Also, the 63rd Battalion of the Frontier Force is a regular Army unit that is well established. As mentioned, this unit was deployed to Mogadishu in the early 1990s. I found out after publishing that the unit is part of the 14th Pakistani Army Division, which has for some time been deployed in the NWFP in the Dir/Swat region. While some of the troops may be new (no way to tell based on the video) the general mentions a morale problem, indicating this unit has seen some action and had some problems in the past.

  • Peter says:

    Hi Bill!
    Excellent article on the ‘Shadow Army’ . Excellent writing and great information. I’ve heard about the 055 Brigade before while the Taliban were in control of Afghanistan. It seems they’ve rebuilt it to be even better now?
    One question if you have the time. The color coded maps that show control in the NW of Pakistan. How do you get your information? I guess you have intel sources from your friends in the military!
    Very good and keep up the good work!
    Peter in NS Canada

  • don juice says:

    good article bill….its sad to see the pakistan army getting defeated by these well organized terrorists and they still refuse any real effective assistance

  • EdGi says:

    Are the attacks on the French and the US force the same as those previosly reported on? If so, the ambush of the French was not of a convoy and the attack on the US was not as stated, at least as I remember the subsequent clarifications. Great job on the report as it clearly sees the skill and sophistication of the enemy, and is a solid wakeup to those who think they could not simply transport to London or here as easily as we transport to theater.

  • Bill Roggio says:

    Thanks. I largely rely on the open source info for the maps. I’m putting together a project on this, it will be much clearer as to how this is determined. But basically, I primarily rely on open source new reports and then check with sources for opinions. Most of them tell me to color the entire province red.
    Here is a basic breakdown of how I rate an area.
    Red: these are areas the military and government have essentially given up (troops confined to base or control small pockets, no services), the Taliban has declared sharia and is running a parallel government, and/or the government has negotiated a peace accord with the Taliban.
    Orange: These are contested areas, the Taliban is strong but there are still military/government functions, police/military fighting Taliban.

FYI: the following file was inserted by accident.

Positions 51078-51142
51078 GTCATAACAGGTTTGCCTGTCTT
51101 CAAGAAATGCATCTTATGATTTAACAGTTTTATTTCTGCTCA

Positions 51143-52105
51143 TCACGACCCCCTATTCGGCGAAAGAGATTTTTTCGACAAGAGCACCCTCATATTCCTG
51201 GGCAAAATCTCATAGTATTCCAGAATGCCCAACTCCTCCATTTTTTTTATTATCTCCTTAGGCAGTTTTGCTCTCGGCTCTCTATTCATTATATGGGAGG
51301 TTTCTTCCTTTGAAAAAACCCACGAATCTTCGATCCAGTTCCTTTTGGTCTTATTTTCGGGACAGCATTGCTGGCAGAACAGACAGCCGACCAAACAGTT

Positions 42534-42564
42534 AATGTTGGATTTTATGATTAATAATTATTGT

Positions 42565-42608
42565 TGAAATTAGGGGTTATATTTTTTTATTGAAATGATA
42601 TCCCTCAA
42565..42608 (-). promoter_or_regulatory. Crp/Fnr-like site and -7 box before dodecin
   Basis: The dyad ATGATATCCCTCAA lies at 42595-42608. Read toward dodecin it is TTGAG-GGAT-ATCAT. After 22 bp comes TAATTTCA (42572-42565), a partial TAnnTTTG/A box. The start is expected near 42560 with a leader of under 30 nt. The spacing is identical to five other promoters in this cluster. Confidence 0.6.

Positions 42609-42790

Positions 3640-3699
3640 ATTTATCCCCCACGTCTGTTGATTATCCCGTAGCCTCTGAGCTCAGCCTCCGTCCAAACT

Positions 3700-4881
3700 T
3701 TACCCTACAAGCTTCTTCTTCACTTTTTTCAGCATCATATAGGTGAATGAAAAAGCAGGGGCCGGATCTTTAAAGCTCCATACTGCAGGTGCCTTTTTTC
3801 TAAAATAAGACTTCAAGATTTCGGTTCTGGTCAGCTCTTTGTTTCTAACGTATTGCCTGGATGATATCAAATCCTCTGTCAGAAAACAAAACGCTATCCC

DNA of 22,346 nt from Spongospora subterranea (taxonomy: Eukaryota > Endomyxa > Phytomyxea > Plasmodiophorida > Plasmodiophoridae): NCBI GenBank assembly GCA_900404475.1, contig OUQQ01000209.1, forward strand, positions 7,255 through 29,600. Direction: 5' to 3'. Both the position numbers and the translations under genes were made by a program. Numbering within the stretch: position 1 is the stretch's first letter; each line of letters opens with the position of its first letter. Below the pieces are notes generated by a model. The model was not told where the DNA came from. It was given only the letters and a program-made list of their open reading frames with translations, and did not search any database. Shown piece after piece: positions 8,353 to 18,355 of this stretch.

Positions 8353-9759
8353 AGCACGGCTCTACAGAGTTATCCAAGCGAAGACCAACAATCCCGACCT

Yellow: Taliban presence but government controlled.Basically low to mid-level insurgency.
    Thanks. Perhaps with the French incident I could have used “patrol” or some other such term. It was a large force. I read the French AAR and don’t think I was too far off base here. On the Wanat incident, I am unclear what the problem is. I think I am guilty of skimping a bit on both descriptions, the dangers of trying to be brief while trying to make a bigger point.

  • Neo says:

    One thing that struck me about the movie was the scene where the general addresses the troops. I get the impression that the general and enlisted men are worlds apart in both social class and life experiences. The system that produced the general seems to be a few steps removed from the old British colonial system for training civil servants during the Raj. The enlisted men on the other hand, especially the grunts, have more in common with the people they are fighting.

  • Ron says:

    That video reminds me of an experience I had with the 36th Cammandos in Iraq. We were deployed to Fallujah in April 04 shortly 6-8 months after they were created from the 5 political parties. We stood (not ecactly stand, we were near or on the front line and watched them run back) there and watched them retreat. We did everything that we could to remarshal them and 90% of the force quit. We went back in with a bunch of the kurds but the little momentum that we had was killed and Fallujah was put off till Sept of that year I think. We ended up, for political reasons and not to have a complete disaster give all of them medals just to save the unit. eventually by my second tour a year later they became a pretty good force very effective by Iraqi standards. So there is hope they just need some more backbone.